Susan Stamberg

Nationally renowned broadcast journalist Susan Stamberg is special correspondent for NPR.

Stamberg is the first woman to anchor a national nightly news program, and has won every major award in broadcasting. She has been inducted into the Broadcasting Hall of Fame and the Radio Hall of Fame. An NPR "founding mother," Stamberg has been on staff since the network began in 1971.

Beginning in 1972, Stamberg served as co-host of NPR's award-winning newsmagazine All Things Considered for 14 years. She then hosted Weekend Edition Sunday, and now serves as guest host of NPR's Morning Edition and Weekend Edition Saturday, in addition to reporting on cultural issues for Morning Edition.

One of the most popular broadcasters in public radio, Stamberg is well known for her conversational style, intelligence, and knack for finding an interesting story. Her interviewing has been called "fresh," "friendly, down-to-earth," and (by novelist E.L. Doctorow) "the closest thing to an enlightened humanist on the radio." Her thousands of interviews include conversations with Laura Bush, Billy Crystal, Rosa Parks, Dave Brubeck, and Luciano Pavarotti.

Prior to joining NPR, she served as producer, program director, and general manager of NPR Member Station WAMU-FM/Washington, DC. Stamberg is the author of two books, and co-editor of a third. Talk: NPR's Susan Stamberg Considers All Things, chronicles her two decades with NPR. Her first book, Every Night at Five: Susan Stamberg's All Things Considered Book, was published in 1982 by Pantheon. Stamberg also co-edited The Wedding Cake in the Middle of the Road, published in 1992 by W. W. Norton. That collection grew out of a series of stories Stamberg commissioned for Weekend Edition Sunday.

In addition to her Hall of Fame inductions, other recognitions include the Armstrong and duPont Awards, the Edward R. Murrow Award from the Corporation for Public Broadcasting, The Ohio State University's Golden Anniversary Director's Award, and the Distinguished Broadcaster Award from the American Women in Radio and Television.

A native of New York City, Stamberg earned a bachelor's degree from Barnard College, and has been awarded numerous honorary degrees including a Doctor of Humane Letters from Dartmouth College. She is a Fellow of Silliman College, Yale University, and has served on the boards of the PEN/Faulkner Fiction Award Foundation and the National Arts Journalism Program based at Columbia University's Graduate School of Journalism.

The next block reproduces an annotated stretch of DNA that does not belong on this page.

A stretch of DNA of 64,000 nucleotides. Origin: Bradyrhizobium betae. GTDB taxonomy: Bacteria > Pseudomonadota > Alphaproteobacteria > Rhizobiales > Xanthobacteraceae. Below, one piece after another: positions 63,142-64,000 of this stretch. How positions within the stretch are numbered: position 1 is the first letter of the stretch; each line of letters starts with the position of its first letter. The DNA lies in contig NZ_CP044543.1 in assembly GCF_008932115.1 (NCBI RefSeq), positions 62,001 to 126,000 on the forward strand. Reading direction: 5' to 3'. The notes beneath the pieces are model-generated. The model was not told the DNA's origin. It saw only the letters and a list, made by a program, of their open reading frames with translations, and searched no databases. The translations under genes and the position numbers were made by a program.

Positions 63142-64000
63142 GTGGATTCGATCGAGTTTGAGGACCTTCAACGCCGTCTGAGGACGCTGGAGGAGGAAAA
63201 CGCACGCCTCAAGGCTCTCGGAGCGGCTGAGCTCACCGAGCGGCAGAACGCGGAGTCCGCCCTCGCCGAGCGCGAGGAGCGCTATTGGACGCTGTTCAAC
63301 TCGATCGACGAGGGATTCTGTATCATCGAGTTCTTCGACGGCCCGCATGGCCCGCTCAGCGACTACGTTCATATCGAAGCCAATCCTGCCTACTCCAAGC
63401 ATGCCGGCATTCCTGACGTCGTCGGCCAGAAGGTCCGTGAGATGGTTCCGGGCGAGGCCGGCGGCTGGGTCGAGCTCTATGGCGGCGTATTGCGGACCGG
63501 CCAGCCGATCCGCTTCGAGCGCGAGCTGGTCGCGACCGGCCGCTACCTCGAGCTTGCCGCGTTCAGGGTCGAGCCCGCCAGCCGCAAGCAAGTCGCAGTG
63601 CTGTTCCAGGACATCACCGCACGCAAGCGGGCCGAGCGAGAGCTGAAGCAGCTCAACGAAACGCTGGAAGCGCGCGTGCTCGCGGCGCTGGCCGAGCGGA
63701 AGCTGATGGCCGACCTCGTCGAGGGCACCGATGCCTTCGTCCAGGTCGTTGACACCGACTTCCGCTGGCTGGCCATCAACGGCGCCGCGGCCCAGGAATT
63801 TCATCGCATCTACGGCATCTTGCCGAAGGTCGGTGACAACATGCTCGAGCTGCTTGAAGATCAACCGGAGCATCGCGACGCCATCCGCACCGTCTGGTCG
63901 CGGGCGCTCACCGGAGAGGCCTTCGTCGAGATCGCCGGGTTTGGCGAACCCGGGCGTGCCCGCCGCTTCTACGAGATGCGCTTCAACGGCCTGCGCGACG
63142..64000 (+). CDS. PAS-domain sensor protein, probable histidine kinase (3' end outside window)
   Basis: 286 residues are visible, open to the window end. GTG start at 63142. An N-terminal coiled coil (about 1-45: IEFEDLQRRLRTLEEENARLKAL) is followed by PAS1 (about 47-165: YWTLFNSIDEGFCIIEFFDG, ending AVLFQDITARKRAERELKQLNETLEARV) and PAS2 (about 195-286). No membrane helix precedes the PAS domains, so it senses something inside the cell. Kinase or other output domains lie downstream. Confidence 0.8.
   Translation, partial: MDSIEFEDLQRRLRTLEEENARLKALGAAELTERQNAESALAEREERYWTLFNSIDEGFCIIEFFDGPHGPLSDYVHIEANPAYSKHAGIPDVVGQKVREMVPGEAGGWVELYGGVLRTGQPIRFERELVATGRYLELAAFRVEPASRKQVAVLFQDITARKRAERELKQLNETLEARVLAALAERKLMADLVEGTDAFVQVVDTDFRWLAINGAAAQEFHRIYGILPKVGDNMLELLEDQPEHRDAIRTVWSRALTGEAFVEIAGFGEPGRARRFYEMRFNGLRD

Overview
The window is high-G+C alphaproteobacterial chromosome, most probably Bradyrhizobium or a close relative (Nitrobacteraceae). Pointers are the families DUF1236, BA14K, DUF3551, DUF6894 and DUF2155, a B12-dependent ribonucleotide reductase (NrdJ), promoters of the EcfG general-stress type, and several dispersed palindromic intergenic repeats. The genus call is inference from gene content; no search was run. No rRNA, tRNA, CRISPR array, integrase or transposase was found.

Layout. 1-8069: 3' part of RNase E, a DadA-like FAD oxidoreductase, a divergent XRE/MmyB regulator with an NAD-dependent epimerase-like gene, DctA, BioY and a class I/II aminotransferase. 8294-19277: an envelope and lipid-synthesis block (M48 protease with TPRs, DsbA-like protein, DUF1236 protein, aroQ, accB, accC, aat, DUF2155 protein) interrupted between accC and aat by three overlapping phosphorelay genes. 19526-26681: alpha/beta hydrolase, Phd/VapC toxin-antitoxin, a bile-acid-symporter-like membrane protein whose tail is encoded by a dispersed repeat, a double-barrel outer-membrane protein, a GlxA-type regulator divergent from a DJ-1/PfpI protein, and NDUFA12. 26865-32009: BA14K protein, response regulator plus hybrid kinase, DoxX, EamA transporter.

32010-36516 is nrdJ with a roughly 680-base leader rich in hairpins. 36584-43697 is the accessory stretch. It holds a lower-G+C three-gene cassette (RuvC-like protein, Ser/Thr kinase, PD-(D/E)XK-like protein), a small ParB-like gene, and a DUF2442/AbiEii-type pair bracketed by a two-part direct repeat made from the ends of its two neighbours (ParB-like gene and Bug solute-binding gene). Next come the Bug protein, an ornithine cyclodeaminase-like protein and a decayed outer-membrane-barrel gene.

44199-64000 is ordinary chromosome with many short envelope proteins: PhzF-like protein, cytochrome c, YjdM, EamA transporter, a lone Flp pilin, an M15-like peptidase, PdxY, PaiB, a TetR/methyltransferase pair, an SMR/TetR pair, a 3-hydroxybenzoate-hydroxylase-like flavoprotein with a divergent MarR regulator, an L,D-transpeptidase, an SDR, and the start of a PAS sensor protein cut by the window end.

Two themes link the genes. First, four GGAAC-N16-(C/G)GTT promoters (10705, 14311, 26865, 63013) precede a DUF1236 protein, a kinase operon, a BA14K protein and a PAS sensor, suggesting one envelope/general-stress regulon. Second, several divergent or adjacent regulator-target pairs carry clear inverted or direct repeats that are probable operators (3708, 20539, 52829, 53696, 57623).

Stamberg has hosted a number of series on PBS, moderated three Fred Rogers television specials for adults, served as commentator, guest or co-host on various commercial TV programs, and appeared as a narrator in performance with the St. Louis Symphony Orchestra and the National Symphony Orchestra. Her voice appeared on Broadway in the Wendy Wasserstein play An American Daughter.

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4:00am

Fri November 28, 2014
Art & Design

Gold-Plated Gowns And 8-inch Pumps: The Stuff That Made Starlets Shimmer

Originally published on Fri November 28, 2014 7:16 am

Mae West is said to have worn these super platform shoes both on screen and off.
Brian Sanderson Courtesy of Museum of Fine Arts, Boston

Dripping in diamonds and shimmering in silks, the movie stars of the 1930s and '40s dazzled on the silver screen. Now, some of their costumes and jewels are on view at the Museum of Fine Arts in Boston. There, a film clip runs on a wall behind gorgeously gowned mannequins lit by sconces and chandeliers. The clip is from 1932's No Man of Her Own, starring Clark Gable and Carole Lombard. Nearby, co-curator Michelle Finamore points to the actual gown Lombard wore. It's long, made of slinky silk crepe and covered in teeny gold-colored glass beads.

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4:18am

Fri November 21, 2014
The Salt

Mama Stamberg's Cranberry Relish Put To The Test At Amish Market

Originally published on Fri November 21, 2014 1:42 pm

A tub of Susan Stamberg's mother-in-law's famous cranberry relish made by Beth Hansen of Easton, Md.
Jackie Judd NPR

The request was forwarded to me from a distant (fifth floor — I'm on the fourth) division of NPR.

It came from Justin Lucas, the head of NPR's Audience and Community Relations team. He's the go-to person here for requests from listeners, for information or permissions.

He'd gotten a letter from Beth Hansen, owner of Soup and Salad, a small sandwich shop in Easton, Md., a charming old town on the Eastern Shore of the Chesapeake Bay.

Justin read me an excerpt of the request: "I'd love to make and sell Mama Stamberg's Cranberry Chutney. A portion of the proceeds ... "

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2:56pm

Mon November 3, 2014
Commentary

Tom Magliozzi: As Warm In Real Life As He Was On The Radio

Originally published on Mon November 3, 2014 6:23 pm

Tom Magliozzi co-hosted the longtime public radio show Car Talk. He died Monday.
Courtesy of Richard Howard

I had what the guys would call the dubious distinction of putting Tom on NPR's air. For 10 years they'd had a weekly program on WBUR in Boston. In 1987, when we were launching Weekend Edition Sunday, we asked stations for tapes of local programs that might work nationally. WBUR sent cassettes of Tom and Ray, and their five-minute spots became the hit of Sunday mornings.

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6:05pm

Wed February 12, 2014
Remembrances

Sid Caesar, Who Got Laughs Without Politics Or Putdowns, Dies At 91

Originally published on Wed February 12, 2014 8:00 pm

Actor/comedian Sid Caesar
NBC NBC via Getty Images

Comedian Sid Caesar, one of early network TV's biggest stars, died Wednesday morning at his home in Beverly Hills. He was 91.

Caesar didn't do smut, putdowns or smarmy remarks. Instead, he did skits: grown-up, gentle comedy for the whole family.

In one skit, Caesar was the smarter-than-anyone German "professor." Carl Reiner played a movie executive with money problems. The professor's solution? Make a musical — and get the greatest composer in the world. He is shocked to discover that his top choice won't be available.

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4:29pm

Wed February 12, 2014
Remembrances

Sid Caesar, One Of TV's Earliest Stars, Dies At The Age Of 91